(« back to home page)

English Church Architecture.


EASTBURY, St. James the Greater  (SU 345 772),


(Bedrock:  Upper Cretaceous, Lewes Nodular Chalk Formation.)


A church by one of the foremost Victorian ecclesiastical architects,

George Edmund Street (1824-81), albeit, notwithstanding the dedication,

one of his most humble.




Famous, above all today, for the Law Courts in The Strand, George Edmund Street was rivalled in his lifetime only by William Butterfield as the architect of choice by the Anglo-Catholic wing of the Church of England, and, indeed, in his personal attachment to High Church ritual, he surpassed his rival and was for many years churchwarden at Butterfield's 'model' church of All Saints', Margaret Street (Westminster), after Butterfield had left, opposed to the use of incense and lights, and to the Elevation of the Host.  Yet for all his ardent religionism, it would be entirely misleading to present Street as a humourless killjoy, for entirely to the contrary, his two major publications, Brick & Marble in the Middle Ages: Notes on a Tour of the North of Italy (London, John Murray, 1855) and Some Account of Gothic Architecture in Spain (in two volumes) (London, John Murray, 1865) are peppered with anecdotes about bad hotels and the sheer awfulness of other English tourists encountered on the way, much to the aggravation of The Ecclesiologist in its long review of the former in October 1855 (vol. XVI, issue CX, p. 299):  'We cannot but think that the ordinary reader of books of travel will be as much disturbed by Mr. Street's purely professional descriptions and speculations as the architectural student will be annoyed by the details of uncomfortable beds and ill-cooked dinners'.


Street's earnestness was sufficient for most men, however, and his patrons, almost to a man and woman, were wealthy and generous ones.  Street was also an inveterate traveller, and a close reading of Arthur Edmund Street's biography of his father (Memoir of George Edmund Street, 1824-1881, London, John Murray, 1888) reveals that between 1850 and 1874, he made no less than twenty-two separate visits to the Continent, including two such trips in 1872 and 1874 and only missing out on his working vocations in 1855. 1864, 1865 and 1870, during the last of which, however, he made a tour round Scotland.  It is hardly surprising, in consequence, that Street's architecture is the most eclectic among all his more important confrères, and this is particularly striking in some of his village churches, which in the most extreme cases, stand out from their settings as if they had landed from the moon.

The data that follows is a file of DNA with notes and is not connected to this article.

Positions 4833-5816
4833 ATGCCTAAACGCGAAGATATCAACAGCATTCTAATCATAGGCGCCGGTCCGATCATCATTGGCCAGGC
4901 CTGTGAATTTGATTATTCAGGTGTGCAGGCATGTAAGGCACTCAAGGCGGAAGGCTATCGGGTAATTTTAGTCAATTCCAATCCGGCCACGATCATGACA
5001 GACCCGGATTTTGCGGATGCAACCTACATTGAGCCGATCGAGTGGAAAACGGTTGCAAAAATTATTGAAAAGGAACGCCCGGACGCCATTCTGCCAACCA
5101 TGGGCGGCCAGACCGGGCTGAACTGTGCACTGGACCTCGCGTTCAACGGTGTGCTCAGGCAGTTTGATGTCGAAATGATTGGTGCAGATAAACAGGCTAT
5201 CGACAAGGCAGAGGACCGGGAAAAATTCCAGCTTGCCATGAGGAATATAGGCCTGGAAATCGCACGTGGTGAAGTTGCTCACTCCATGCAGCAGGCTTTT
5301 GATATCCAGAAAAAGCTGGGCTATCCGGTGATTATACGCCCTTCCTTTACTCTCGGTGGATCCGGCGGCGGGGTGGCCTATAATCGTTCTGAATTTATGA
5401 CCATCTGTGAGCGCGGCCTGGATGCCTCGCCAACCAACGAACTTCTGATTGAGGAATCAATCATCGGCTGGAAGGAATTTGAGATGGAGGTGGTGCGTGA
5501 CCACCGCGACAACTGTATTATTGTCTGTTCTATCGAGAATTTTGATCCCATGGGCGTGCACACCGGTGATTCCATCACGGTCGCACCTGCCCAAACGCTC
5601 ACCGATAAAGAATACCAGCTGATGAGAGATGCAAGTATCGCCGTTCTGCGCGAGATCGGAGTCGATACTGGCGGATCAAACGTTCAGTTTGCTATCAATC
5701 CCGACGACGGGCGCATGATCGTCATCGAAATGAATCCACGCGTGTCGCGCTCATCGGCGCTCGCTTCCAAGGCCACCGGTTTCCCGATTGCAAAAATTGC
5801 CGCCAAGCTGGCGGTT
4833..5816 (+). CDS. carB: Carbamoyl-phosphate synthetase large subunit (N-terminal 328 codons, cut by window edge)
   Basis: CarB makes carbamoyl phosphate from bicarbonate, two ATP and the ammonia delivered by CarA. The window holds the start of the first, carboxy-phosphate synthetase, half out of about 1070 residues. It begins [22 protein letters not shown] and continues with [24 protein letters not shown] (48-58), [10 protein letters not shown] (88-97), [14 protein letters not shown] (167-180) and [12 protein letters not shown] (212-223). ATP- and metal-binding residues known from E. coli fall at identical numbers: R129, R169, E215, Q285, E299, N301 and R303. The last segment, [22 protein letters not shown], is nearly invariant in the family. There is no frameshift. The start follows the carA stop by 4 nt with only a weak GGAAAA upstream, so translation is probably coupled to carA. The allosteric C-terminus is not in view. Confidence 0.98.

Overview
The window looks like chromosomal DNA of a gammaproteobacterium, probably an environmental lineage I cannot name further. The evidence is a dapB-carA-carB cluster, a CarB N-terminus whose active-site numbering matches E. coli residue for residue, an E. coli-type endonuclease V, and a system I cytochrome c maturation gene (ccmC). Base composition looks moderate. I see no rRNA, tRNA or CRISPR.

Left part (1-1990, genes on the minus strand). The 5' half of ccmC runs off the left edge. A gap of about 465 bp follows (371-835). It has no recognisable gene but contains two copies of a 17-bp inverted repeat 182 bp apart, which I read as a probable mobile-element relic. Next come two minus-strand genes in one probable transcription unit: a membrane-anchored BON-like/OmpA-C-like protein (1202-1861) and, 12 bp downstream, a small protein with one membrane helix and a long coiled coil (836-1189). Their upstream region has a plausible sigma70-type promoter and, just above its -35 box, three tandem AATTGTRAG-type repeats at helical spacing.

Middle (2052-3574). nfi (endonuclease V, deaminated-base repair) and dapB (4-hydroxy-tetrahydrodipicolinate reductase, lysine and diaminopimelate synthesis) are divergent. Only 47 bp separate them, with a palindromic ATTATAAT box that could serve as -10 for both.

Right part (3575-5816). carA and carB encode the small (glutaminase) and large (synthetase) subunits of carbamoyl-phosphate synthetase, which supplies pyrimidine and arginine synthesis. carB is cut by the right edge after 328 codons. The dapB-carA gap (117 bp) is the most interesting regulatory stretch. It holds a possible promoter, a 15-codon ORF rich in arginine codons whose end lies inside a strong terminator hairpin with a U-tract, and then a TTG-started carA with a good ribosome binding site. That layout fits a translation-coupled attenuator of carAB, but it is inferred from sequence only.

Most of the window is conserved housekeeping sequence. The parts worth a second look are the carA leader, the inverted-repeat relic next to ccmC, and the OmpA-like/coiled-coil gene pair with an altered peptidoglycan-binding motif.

This is a small, plain church constructed early in Street's career (in 1851-3), formed of a chancel, nave and N. aisle under a single catslide roof.  Its significance lies almost entirely in its vernacular design, based - as Geoffrey Tyak and Simon Bradley have pointed out in the 'Berkshire' volume of The Buildings of England (New Haven & London, Yale University Press, 2010, p. 278) on the mediaeval barns in the north and west of the county, and appropriately faced in knapped flint, off-set with stone dressings (as illustrated below right).   However, one obvious difficulty in attempting to create this allusion was the need to keep the N. windows as few and as small as possible (since the north side of the church presents the principle front):  there are just two tiny windows in the N. aisle and none at all in the N. wall of the chancel.    That made it essential that the east  and south windows should be more generous - the chancel E. window is formed of five-lights with three sexfoils in circles in the head and the S. windows consist of a cusped Y-traceried window with subsidiary tracery in the chancel and one four-light and one three-light untraceried window in the nave - yet even with these, the interior is still very dark.  The aisle has a small but attractive W. window, formed of three rounded openings in a circle, and there is an extremely tall lancet in the W. wall of the nave, but their contribution to the church's illumination is modest.


Inside the church, once the visitor's eyes have become accustomed to the gloom, the three-bay aisle arcade (seen above right, from the southwest) is composed of arches bearing a single flat chamfer springing from piers that are little more than chamfered wall pieces.  The chancel arch carries a sunk quadrant moulding on either side (i.e. to the east and west) which dies into the jambs, and almost the only feature in the chancel itself is the sedilia recessed in the sanctuary S. wall, formed of two cinquefoil-cusped arches separated by a tall round shaft.  It is all very simple and straightforward but the building is an effective demonstration of the fact that Street could produce a vernacular design when he had a mind to.  Moreover, this was also one of the rare occasions when he only had money for the bare essentials.  Nothing is wasted on fripperies here and Street has made a virtue of economy.


[Other churches by Street featured on this web-site are Fimber and Wansford in the East Riding of Yorkshire, Toddington in Gloucestershire, East Heslerton, Helperthorpe, Howsham, Robin Hood's Bay, Thixendale, West Lutton and Whitwell-on-the-Hill in North Yorkshire, Denstone in Staffordshire, Torquay in Torbay, Brightwalton in West Berkshire, and St. Mary Magdalene's Rowington Close and St. James's Thorndike Street in the City of Westminster.]